Traditional Wisdom
History as a Teacher | Ranjeeta Dutta
LA 60
Book- If History Has Taught Us Anything
Author Farhat Nasreen
Published by Rupa Publications, 2019
One of the travesties of history is that its characters often speak through modern narratives and are dependent on the subjectivities of these narratives. Since history is undoubtedly crucial and relevant for our present moorings, the responsibility of the modern writings to deliver a cogent dialogue between the past and present with historical characters articulating their times is crucial. If History Has Taught Us Anything is one such modern work that has presented history and its actors in their contextual worldviews. Without embarking on a derivative discourse that characterizes many works, Nasreen has successfully offered us a narrative that delves into classical works sch as the Singhasana Battisi, Firdausi’s Shahnama, Sadi’s Bustan, Barani’s Tarikhi- Ferozshahi, Badaoni’s Muntakhab-ut Tawarikh presenting an array of historical characters ranging from the famous to the lesser known ones. Irfan Habib, in the Foreword to this book, rightly points out: ‘Professor Nasreen wisely takes her information from various sources by largely letting them speak for themselves, and leaves us to draw lessons ourselves’ [p.vii]. Written in a lucid style, the main message is delivered loud and clear: everybody is responsible for their actions and will have to bear the consequences of them. This may sound philosophical and abstract but the facts of history as shown with care and elegance in the book clearly reflect that more than being guided by the divine hand, it is actually human interventions that decide the historical course of action. Divided into six chapters, each with a separate introduction and conclusion, the book delves into an articulation of the past that, undoubtedly, has lessons for the present and future. However, the author does not judge the past through the prism of the twenty-first century worldview and neither does she attempts to burden the historical texts with modern questions. Titled respectively as ‘Swearing by the Passage of Time’ and ‘Looking Back and the Omnipresent Past’, both the Introduction and Conclusion if read together highlight crucial methodological issues that are in tandem with each other.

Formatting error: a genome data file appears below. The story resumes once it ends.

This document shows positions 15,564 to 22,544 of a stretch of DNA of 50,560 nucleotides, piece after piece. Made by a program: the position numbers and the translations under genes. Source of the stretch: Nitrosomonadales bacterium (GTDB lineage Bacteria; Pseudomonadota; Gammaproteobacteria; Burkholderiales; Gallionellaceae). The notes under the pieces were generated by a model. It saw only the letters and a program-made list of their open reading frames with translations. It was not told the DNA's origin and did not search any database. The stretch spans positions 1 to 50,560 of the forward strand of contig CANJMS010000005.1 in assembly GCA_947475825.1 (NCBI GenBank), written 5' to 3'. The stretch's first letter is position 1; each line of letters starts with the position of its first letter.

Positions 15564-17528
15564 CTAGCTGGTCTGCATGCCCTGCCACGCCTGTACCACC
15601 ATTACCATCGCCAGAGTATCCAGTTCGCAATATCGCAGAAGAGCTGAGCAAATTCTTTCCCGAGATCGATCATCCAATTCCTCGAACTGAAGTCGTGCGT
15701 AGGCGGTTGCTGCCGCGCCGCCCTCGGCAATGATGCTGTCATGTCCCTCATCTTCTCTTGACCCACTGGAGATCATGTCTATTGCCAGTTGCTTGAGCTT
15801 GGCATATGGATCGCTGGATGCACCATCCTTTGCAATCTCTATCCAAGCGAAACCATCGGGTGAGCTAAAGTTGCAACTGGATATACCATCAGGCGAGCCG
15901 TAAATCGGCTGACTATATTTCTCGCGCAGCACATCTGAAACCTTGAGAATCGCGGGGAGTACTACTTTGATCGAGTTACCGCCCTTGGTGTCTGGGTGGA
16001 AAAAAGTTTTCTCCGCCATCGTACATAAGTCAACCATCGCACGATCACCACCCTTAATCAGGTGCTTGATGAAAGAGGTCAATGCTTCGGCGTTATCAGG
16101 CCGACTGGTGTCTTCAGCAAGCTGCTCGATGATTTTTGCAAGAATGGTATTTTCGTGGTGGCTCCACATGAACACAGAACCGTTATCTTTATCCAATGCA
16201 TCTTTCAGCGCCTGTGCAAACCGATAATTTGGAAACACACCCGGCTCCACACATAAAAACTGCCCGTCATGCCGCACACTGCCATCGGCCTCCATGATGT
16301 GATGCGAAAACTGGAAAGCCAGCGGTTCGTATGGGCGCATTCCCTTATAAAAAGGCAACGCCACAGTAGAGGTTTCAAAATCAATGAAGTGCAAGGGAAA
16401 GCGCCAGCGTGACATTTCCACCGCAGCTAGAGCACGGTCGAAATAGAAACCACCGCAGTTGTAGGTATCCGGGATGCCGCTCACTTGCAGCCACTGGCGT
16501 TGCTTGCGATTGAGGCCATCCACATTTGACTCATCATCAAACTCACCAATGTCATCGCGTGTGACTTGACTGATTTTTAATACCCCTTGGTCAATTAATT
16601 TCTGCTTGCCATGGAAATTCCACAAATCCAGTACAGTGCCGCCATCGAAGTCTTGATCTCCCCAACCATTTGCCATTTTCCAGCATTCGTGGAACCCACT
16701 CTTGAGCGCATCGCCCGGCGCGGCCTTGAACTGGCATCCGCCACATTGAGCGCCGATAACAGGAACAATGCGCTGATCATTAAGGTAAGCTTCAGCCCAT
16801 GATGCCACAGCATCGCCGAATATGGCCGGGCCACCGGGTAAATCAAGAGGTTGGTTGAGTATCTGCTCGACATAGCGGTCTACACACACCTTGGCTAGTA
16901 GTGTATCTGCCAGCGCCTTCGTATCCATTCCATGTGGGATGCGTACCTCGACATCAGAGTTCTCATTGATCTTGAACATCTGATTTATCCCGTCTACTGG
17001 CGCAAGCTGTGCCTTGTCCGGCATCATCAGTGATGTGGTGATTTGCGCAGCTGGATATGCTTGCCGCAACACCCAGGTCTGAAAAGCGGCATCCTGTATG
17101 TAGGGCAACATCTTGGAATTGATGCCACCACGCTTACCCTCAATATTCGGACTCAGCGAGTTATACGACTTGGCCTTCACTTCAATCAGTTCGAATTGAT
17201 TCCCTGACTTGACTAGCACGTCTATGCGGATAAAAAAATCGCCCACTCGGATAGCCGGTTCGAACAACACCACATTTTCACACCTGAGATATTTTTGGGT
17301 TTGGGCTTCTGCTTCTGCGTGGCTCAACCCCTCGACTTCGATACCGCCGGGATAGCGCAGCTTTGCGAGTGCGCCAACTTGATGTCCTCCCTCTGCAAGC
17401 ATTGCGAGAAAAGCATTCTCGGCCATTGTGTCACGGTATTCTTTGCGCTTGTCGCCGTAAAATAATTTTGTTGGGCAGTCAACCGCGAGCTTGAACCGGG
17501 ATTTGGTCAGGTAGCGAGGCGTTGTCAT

Divided into six chapters, each with a separate introduction and conclusion, the book delves into an articulation of the past that, undoubtedly, has lessons for the present and future. However, the author does not judge the past through the prism of the twenty-first century worldview and neither does she attempts to burden the historical texts with modern questions. Titled respectively as ‘Swearing by the Passage of Time’ and ‘Looking Back and the Omnipresent Past’, both the Introduction and Conclusion if read together highlight crucial methodological issues that are in tandem with each other.

The significance of contemporary historical texts for a cogent and near authentic narrative, the complex relation between cause and effect, relations between time, events and history telling, the ambiguity and ambivalence of the past and most importantly the role of a historian are some such issues. Setting the tone for the historian’s craft, Nasreen rightly points out that... ‘using current standards to judge, criticize or mythologize them would be unfair. Likewise, deconstructing time frames and labelling them as good or bad can be tricky’[p.xi].



 
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History Has a Teacher
If History Has Taught Us Anything
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